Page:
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Australians embrace multi-generational living, Asian-inspired house design wins 2021 House of the Year

The Aquino family is carrying the tradition of living with their extended family in Brisbane. Source: Aquino family

The current unpredictability of border restrictions coupled with rising rental costs may encourage more Australians to move away from the traditional one or two generation household.

For almost two years, Precious Aquino’s mother, Arlyn Lamigo, has been living with her in the Brisbane rental home she shares with her husband Jeff and their six kids. Ms Lamigo has been unable to return to the Philippines since she arrived in mid-2019 for a visit.

She has been regularly visiting the family since they moved to Brisbane in 2012. While their current circumstance is a consequence of COVID, they all lived together in the Philippines before moving to Australia. What’s known as multi-generational living is a practice common in most Asian households. 

“We lived [together] in the house of my parents [in the Philippines]. Yeah, so it's nothing new,” Ms Aquino told SBS Filipino. Looking ahead, it seems unlikely their situation will change as the Philippines remains on high-level alert with about 10,000 new COVID cases recorded daily and flights severely restricted.

multi-generational living
The Aquino family celebrating with mum, Arlyn Lamigo
Aquino family

“We are very grateful that she's here. For me, it's less to worry about. I know like a lot of my friends here, they keep worrying about their parents back in the Philippines with the pandemic,” the 41-year-old mother added.

Precious and Jeff, both trained chefs, chose their current five-bedroom home with both their Philippine-based mothers in mind. Before COVID hit, they took turns in looking after their children while they worked. With a spacious courtyard and a separate granny flat, Ms Lamigo said that the current house is the perfect fit for the family and that the design is quite similar to the design of multi-generational houses back home. 

Three House design

Three House, John Ellway
Three House designed by John Ellway
Toby Scott

In July, a newly-designed, multi-generational house in Brisbane was named 2021 Australian House of the Year in the Houses Awards organised by Architecture Media. Built in the inner-city suburb of Paddington, Three House was designed for a couple who were originally from Penang, Malaysia, who wanted a house design that would accommodate the couple’s parents but would "still feel like they’re not living on top of each other".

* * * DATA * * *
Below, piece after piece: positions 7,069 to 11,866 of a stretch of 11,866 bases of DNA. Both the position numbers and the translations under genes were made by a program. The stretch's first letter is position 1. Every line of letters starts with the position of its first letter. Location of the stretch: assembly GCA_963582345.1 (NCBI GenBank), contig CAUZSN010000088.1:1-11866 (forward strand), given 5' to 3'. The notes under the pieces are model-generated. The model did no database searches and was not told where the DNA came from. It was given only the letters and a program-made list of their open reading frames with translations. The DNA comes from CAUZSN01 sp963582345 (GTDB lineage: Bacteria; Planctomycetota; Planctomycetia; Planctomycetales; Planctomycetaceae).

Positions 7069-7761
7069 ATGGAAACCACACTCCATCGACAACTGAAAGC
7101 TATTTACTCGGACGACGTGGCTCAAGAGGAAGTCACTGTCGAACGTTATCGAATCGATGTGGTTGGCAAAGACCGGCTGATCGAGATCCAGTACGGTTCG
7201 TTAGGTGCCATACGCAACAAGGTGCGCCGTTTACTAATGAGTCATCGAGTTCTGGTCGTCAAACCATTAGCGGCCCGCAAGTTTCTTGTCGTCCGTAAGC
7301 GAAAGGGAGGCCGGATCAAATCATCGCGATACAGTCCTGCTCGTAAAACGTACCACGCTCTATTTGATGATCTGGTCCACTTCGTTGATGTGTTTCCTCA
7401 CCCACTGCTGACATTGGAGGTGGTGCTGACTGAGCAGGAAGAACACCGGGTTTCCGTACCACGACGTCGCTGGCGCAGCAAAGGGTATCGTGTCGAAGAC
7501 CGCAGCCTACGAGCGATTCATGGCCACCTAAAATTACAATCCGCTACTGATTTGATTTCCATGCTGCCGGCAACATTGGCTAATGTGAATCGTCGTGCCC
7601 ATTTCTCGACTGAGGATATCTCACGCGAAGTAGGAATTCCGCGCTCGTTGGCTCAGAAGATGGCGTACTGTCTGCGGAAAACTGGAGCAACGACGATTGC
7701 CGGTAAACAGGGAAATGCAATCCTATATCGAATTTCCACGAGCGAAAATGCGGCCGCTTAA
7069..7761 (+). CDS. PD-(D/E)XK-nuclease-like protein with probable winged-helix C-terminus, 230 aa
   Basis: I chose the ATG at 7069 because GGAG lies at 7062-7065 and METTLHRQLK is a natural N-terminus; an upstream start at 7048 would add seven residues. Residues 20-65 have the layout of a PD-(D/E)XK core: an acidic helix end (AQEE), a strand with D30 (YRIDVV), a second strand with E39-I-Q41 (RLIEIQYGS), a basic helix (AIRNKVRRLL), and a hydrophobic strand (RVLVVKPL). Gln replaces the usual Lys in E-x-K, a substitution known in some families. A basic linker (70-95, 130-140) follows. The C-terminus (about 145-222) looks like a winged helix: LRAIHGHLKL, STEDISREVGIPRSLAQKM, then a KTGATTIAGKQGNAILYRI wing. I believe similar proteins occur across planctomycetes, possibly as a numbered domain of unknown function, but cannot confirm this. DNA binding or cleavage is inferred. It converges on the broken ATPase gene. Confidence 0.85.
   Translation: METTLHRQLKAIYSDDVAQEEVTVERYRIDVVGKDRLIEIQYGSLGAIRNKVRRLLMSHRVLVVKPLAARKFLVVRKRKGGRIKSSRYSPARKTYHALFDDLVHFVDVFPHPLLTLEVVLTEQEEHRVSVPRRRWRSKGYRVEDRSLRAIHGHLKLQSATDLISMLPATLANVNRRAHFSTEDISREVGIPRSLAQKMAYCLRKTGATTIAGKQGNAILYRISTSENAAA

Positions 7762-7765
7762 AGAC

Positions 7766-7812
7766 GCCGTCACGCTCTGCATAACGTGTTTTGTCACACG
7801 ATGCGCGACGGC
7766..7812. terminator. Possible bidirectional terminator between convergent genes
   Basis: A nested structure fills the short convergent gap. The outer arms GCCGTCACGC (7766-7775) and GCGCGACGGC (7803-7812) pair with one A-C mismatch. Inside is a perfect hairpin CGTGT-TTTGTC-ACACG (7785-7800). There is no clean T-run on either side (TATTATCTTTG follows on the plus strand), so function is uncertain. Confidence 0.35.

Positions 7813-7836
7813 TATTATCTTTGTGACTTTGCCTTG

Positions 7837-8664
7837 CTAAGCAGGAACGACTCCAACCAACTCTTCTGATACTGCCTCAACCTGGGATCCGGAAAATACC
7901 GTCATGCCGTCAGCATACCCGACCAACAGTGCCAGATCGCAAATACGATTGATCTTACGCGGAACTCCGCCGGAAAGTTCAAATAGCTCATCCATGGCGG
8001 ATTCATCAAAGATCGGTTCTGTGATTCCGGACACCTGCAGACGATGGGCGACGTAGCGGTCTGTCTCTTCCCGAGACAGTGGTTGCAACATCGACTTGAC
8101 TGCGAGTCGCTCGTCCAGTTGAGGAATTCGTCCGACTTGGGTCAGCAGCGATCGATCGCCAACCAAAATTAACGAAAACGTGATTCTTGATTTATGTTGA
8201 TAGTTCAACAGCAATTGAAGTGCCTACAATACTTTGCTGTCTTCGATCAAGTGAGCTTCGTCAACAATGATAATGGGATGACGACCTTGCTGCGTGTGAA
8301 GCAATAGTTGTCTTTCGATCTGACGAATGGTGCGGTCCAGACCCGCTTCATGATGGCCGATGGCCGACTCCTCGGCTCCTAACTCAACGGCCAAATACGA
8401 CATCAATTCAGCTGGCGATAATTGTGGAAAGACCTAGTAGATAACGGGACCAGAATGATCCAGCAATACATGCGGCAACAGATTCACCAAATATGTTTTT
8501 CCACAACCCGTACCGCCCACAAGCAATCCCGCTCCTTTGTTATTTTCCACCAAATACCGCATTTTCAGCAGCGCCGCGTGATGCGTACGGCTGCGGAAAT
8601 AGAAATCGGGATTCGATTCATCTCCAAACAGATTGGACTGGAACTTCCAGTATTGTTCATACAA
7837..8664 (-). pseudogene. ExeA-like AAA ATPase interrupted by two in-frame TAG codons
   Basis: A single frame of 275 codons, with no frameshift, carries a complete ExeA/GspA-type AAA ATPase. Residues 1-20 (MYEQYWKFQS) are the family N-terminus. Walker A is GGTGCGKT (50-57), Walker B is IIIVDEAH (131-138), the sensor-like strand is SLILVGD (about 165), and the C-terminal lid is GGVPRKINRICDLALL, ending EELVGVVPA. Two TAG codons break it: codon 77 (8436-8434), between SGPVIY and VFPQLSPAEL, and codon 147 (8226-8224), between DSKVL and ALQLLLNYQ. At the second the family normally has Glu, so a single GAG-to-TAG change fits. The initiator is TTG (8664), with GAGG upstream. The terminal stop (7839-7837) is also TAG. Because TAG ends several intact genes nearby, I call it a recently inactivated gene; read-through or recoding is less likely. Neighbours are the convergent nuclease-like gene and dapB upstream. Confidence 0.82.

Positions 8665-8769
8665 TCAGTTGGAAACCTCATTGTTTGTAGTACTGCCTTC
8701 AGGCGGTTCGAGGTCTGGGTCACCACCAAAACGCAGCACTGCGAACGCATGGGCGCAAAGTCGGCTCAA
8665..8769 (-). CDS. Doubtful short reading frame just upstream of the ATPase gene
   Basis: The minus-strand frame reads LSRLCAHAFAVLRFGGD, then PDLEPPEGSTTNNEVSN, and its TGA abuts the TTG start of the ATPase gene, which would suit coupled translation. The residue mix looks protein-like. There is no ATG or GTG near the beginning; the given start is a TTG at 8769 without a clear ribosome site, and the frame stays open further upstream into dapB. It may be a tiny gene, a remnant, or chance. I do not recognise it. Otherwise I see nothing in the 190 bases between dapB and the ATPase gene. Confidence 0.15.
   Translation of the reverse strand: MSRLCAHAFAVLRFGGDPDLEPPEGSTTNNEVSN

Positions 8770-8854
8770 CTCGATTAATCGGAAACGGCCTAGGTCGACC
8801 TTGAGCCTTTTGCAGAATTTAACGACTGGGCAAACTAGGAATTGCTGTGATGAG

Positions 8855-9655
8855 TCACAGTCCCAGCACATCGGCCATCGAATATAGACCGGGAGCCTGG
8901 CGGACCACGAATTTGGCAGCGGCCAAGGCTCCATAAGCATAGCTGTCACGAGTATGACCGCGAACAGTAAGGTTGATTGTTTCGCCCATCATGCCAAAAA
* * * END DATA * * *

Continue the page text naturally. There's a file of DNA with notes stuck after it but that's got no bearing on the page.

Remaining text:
Three House architect, John Ellway, said the flexible house design allows for varied use and can easily respond to the changing circumstances of family groups over time.

John Ellway
Brisbane architect John Ellway says he incorporated many traditional and sustainable features common in southeast Asian houses
Toby Scott

“What makes it pretty special is that different owners can use the house in different ways. I think it can be two houses. So, a multi-generational family perhaps. And the nice thing about it is, over time, you can add another wall really simply and make it into three houses. I think as architects, it's important to think about how the house might be used down the track,” Mr Ellway explained.

Mr Ellway told SBS Filipino that earlier on during his time in university, designing a multi-generational house was something that he “identified as quite important".

The award-winning Brisbane architect has travelled much across Asia, with many of his recent trips to Malaysia to consult with the client for this design.

Three House, John Ellway
Big windows open up the kitchen and dining area to natural light.
Toby Scott

George Town, the world heritage capital city of the Malaysian state of Penang, is a model of thriving interculturalism and prides itself in its rich culinary history. It has had a distinct influence on the interior design where the kitchen/dining area – with its charcoal tile splashback, dark benchtop, and black dining set - is the focus and stands in rich contrast to the private spaces in the house.

Designing the sliding wooden shutters with textured glass panels at the bottom was some of the architect’s favourite work on the house.

Three House, John Ellway
For the Brisbane designer, achieving the balance between sense of ownership and accessibility to common spaces is key.
Toby Scott

“I enjoyed thinking about the door and window kind of openings. The ability for people to shut away and have privacy.”

But the key to designing for different family groups, he said, is the balance between the sense of ownership and accessibility to common spaces.

“Everyone feels like they still have their own house, but there are good places for them to gather together,” the architect added.

Multi-generational living in Australia